As mentioned above, the DNA in eukaryotic chromosomes is tightly bound to a group of small basic proteins called histones. The protein: DNA ratio is about 1:1 and the complex is known as chromatin. Histones can be fractionated into five types called Hl, H2A, H2B, H3 and H4. They are all extremely basic, about one-quarter of their residues being either lysine or arginine. Each type of histone can be found in a variety of forms due to varying levels of post-translational modification of some of the amino acid side chains. These include acetylation, methylation and phosphorylation, and may be important in regulating DNA replication and transcription although this has yet to be firmly established. Histones H3 and H4 are highly conserved between species. In fact calf and pea H4 histones only differ by two conservative changes in their amino acid sequence, indicating that these histones play a crucial role in chromatin structure that was established early in the evolution of eukaryotes and has hardly diverged since.
In 1974, Roger Kornberg proposed that chromatin is composed of regularly repeating units which he called nucleosomes. When observed in the electron microscope adjacent nucleosomes were joined together giving the appearance of beads on a string.
Several lines of evidence have shown that each nucleosome is composed of a core particle containing 140 base pairs of DNA (Figure 21.1), irrespective of the species or cell type. This DNA is wound in the form of 1·75 turns of a left-handed superhelix, round a histone octamer composed of two molecules each of H2A, H2B, H3 and H4. Adjacent nucleosomes are then joined by a short stretch of DNA, called linker DNA, thereby maintaining the integrity of the chromosome. Consequently a typical mammalian gene of 10000 base pairs will contain about 40 nucleosomes. Histone H1, which is present at only one molecule per nucleosome and is absent from the core particle, may be associated with the linker DNA and serve as a bridge between adjacent nucleosomes.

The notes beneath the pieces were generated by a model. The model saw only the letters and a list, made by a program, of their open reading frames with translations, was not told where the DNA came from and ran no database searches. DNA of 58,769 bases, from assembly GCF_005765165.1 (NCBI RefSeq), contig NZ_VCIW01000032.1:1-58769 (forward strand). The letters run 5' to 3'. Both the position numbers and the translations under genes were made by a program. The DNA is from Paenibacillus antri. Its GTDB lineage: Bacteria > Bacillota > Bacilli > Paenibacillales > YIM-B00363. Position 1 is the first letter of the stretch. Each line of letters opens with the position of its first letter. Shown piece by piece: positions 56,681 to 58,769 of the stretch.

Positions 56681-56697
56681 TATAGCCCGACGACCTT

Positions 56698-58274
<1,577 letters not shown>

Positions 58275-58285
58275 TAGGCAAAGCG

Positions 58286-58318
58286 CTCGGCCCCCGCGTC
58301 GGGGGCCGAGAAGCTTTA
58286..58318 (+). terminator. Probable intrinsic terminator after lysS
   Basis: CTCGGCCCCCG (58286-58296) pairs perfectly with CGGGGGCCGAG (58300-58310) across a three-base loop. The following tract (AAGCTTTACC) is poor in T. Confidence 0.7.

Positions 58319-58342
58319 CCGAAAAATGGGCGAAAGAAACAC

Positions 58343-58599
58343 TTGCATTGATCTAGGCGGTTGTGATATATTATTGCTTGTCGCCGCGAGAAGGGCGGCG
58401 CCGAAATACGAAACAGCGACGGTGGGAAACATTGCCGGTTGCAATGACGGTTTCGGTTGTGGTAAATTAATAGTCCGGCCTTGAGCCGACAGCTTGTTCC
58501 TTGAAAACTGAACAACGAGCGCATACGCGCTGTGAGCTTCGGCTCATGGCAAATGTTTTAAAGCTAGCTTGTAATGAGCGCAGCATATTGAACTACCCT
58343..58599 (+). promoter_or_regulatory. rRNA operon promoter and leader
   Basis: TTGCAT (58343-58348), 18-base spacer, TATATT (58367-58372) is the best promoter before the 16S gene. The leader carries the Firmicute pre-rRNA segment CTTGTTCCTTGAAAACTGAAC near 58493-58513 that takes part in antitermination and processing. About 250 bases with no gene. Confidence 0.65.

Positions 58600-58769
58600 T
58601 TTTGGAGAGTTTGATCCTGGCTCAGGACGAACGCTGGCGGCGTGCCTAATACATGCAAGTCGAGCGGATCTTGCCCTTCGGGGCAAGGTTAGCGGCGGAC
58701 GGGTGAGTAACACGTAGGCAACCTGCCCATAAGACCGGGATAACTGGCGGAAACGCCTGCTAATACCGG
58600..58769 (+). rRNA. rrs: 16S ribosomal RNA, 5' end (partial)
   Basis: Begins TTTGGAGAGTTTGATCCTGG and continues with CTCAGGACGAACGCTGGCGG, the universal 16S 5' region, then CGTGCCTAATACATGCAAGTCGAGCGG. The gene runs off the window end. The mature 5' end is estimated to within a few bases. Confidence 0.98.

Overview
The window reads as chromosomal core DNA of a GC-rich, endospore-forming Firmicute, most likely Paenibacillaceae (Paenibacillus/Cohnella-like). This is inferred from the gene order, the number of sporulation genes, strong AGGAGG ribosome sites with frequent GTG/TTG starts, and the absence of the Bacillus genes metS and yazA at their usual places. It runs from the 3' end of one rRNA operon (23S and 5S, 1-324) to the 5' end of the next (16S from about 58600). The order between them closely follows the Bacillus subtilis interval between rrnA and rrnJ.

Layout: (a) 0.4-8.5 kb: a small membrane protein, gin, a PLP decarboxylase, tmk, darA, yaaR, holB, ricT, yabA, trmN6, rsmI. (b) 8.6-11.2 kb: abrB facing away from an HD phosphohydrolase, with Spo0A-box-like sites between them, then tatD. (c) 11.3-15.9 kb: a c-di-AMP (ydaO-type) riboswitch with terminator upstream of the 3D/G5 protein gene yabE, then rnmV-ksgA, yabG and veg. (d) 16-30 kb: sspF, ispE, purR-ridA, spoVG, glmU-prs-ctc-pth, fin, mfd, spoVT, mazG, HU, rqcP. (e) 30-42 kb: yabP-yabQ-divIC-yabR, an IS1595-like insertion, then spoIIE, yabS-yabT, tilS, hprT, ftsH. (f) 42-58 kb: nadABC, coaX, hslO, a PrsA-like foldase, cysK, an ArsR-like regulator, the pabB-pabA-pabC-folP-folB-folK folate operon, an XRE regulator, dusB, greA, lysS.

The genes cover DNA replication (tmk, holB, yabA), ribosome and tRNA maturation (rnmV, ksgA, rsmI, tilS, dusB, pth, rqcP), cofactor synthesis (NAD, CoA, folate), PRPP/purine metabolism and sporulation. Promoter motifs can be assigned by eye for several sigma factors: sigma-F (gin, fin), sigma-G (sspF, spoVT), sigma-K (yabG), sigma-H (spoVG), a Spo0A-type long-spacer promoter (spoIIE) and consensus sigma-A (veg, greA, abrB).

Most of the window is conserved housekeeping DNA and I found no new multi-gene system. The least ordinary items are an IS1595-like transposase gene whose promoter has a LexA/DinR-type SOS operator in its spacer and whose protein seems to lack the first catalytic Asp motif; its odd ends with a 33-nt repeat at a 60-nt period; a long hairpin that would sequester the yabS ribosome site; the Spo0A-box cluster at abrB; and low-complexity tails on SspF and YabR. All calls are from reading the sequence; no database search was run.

If stretched out a 200 base pair piece of DNA (140 base pairs in a nucleosome core plus about 60 base pairs of linker DNA) would have a length of 680 Å (68 nm). This is packed within a 100 Å (10 nm) diameter nucleosome by winding round the outside. Hence the packing ratio of a nucleosome is about 7. However, the overall packing ratio of DNA in interphase nuclei is about 100−1000 and this is further increased to 10000 during metaphase. Consequently the formation of nucleosomes must be only the first step in DNA packing. At the moment it is not certain what other higher levels of chromatin packing exist. However, one popular model is the solenoid model. This proposes that chromatin forms a solenoid with six nucleosomes to the turn of the helix (Figure 21.1) giving an overall structure with a diameter of about 360 Å (36 nm) and a packing ratio of 40. Further folding of the solenoid into loops would then result in an even more condensed structure with a packing ratio approaching that found in interphase chromosomes. A class of nuclear proteins called the non-histone proteins may play an important part in stabilizing such postulated higher levels of chromatin structure.
Unlike bacteria, all eukaryotic cells, except perhaps yeast, contain DNA sequences that are repeated many times. In most cases the eukaryotic genome can be divided into three classes of DNA; namely, highly repetitive, moderately repetitive and single-copy DNA. The proportion of each of these classes may vary considerably between different species. In the mouse, the highly repetitive DNA